Using an air fryer is such an easy way to make paleo bagels. A friend asked me to create a low-carb bagel recipe that she could cook in her air fryer. I've also baked them in the oven, so don't worry, an air fryer isn't necessary. You only need a few basic ingredients and coconut yoghurt to make these delicious bagels. They can be topped with sesame or poppy seeds. You may also like to make them a little sweeter, just add some cinnamon and sultanas to the dry ingredients before mixing in the yoghurt. I find yoghurt helps bind and give a much lighter texture to grain-free baking.
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If you are using an air fryer you will be cooking at 170c. For oven baking, preheat your oven to 170c (fan-forced) and line a baking tray.
Add the almond meal, flaxseed meal, arrowroot and baking powder to a large bowl. Stir well to remove any lumps.
Add the yoghurt and use the back of a spoon to push the yoghurt through the dry ingredients. Once all the ingredients are combined well it should start to form into a ball. Allow to sit for a 3 - 4 minutes to absorb some of the moisture.
Place a sheet of baking paper on your working space. Add 1 tablespoon of arrowroot flour in a corner of the paper to use for coating your hands.
Dust your hands with arrowroot and transfer the dough to the paper, flatten the dough a little and cut into 4 equal portions (the dough will be sticky).
Use lightly coated fingers to shape each portion into a neat sausage/log shape, approximately 20cm long. Bend them around to make a circle, overlapping the ends and pressing together firmly. Use your hands to neaten the outer circle and to puff the bagels up a little higher. Use a pastry brush dipped into the egg to coat the tops, the inner and outer sides of each bagel.
Dust a metal spatula with arrowroot and use to slide under the bagels and place them into the basket of an air fryer or onto the prepared tray.
Bake on 170c for 15 minutes in an air fryer or approximately 25 minutes in a fan-forced oven.
Allow to cool before slicing in half. Serve with mayo and mustard, your favourite nitrate-free cold cuts or salmon and salad. The bagels are also delicious served with organic jam and cream for afternoon tea.
The most favoured gluten/grain free flour substitute in my kitchen is almond meal. It is finely ground blanched almonds and is also known as almond flour. It has a slightly sweet flavour so you don’t have to add as much sweetener when baking with it. Almond meal/flour is rich in manganese which helps the body heal after injuries and also helps the body break down carbohydrates. Almond flour is also rich in magnesium, which can help control your blood sugar levels. It's rich in vitamin E and other antioxidants, which may help reduce the risk of serious health conditions like cancer, diabetes, stroke, and heart disease. Almonds are also a good source of calcium.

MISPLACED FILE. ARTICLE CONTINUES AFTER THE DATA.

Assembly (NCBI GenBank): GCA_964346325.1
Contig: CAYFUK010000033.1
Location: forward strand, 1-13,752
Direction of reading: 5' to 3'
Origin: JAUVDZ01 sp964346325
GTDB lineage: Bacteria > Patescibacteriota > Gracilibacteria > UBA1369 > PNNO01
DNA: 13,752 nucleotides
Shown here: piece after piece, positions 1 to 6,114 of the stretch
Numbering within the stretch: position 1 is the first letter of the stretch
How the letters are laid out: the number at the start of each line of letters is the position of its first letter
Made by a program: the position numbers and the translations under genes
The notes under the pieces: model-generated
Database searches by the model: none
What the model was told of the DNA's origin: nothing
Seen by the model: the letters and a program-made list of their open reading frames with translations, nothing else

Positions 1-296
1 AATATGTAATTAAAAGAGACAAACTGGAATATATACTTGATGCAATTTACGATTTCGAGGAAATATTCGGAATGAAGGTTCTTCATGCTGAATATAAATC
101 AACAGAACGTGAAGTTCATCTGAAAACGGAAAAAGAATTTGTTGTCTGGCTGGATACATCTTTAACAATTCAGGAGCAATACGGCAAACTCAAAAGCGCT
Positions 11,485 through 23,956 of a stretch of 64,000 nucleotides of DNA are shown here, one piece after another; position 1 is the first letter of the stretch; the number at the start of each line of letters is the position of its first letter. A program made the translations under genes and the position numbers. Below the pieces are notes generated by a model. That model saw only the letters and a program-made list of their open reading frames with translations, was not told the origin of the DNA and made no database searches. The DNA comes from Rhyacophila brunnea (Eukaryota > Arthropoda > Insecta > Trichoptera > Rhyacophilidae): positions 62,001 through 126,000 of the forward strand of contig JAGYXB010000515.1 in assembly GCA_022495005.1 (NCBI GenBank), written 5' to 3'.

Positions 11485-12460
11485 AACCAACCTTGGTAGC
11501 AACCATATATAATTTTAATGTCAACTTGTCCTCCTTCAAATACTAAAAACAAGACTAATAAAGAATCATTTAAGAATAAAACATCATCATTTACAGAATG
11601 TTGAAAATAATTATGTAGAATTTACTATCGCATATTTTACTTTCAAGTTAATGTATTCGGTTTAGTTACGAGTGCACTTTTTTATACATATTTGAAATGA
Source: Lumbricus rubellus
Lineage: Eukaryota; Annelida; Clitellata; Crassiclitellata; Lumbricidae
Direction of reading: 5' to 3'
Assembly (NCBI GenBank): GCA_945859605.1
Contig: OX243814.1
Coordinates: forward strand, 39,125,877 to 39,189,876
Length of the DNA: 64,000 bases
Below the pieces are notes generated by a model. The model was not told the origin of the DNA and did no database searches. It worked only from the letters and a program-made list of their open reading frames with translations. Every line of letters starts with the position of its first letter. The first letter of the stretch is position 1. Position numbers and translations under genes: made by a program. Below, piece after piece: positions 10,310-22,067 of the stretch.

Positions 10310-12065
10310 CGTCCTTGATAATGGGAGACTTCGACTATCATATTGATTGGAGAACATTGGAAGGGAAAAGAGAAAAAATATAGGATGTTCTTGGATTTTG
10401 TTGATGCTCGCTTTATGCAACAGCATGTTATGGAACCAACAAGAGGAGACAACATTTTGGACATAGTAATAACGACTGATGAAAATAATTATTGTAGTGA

All kinds of nuts can be ground down to make a meal and are excellent for raw cheesecake or pie bases. Nut meals/flours are best stored in airtight containers in the fridge or freezer to prevent them going rancid.
Golden flaxseed meal is finely ground linseed. You will find it in many of my recipes. It is also a great egg substitute when mixed with water. Flaxseed is very low in carbohydrates, making it ideal for people who limit their intake of carbs. It is rich in Omega-3 fatty acids, which is the key force against inflammation in our bodies. Flaxseed must be stored in the fridge. I like to use golden flaxseed as it is lighter in colour, than the brown variety and produces a nicer colour to your baking.
Arrowroot is a herb, the roots are cultivated for its starch properties. It is used in my recipes as a thickener and I also like combining it with almond meal to produce a much lighter texture, more like a gluten flour. I find the starch helps to bind the ingredients together. You can substitute tapioca flour, which is made from the dried roots of the cassava plant. Tapioca can be used in baking, it has a slightly sweet flavour. However, I do not recommend thickening with tapioca, as it has a stretchy, gummy texture. Supermarkets only sell in very small containers, which is not cost effective. Purchase from baking specialty stores, health food stores or online. ( When substituting for cornflour in recipes, 2 teaspoons arrowroot = 1 tablespoon cornflour/starch).
Baking Powder is a rising agent for baked goods. If substituting for baking soda you will need 4 times the quantity. Ensure you purchase a gluten free, no aluminum brand. Alternatively, you can make your own baking powder; 1 teaspoon of baking powder is equal to 1⁄4 teaspoon of baking soda and 1⁄2 teaspoon of cream of tartar. Note, that they should only be combined when preparing your recipe.
You will be able to find a recipe for cultured coconut yoghurt online using grass fed gelatin or tapioca starch for thickening. If purchasing a commercial yoghurt, read labels as many use vegetable gums and additives. Coconut yoghurt can be made in a yoghurt maker or a Thermomix machine. If you can tolerate some dairy natural organic Greek yoghurt can be used in it's place.
I have used large free range or organic eggs from a 700g carton in my recipes. Eggs are one of the few foods considered to be a complete protein because they contain all 9 essential amino acids, also studies have shown that lutein (yellow colour) in egg yolks protects against the progress of early heart disease.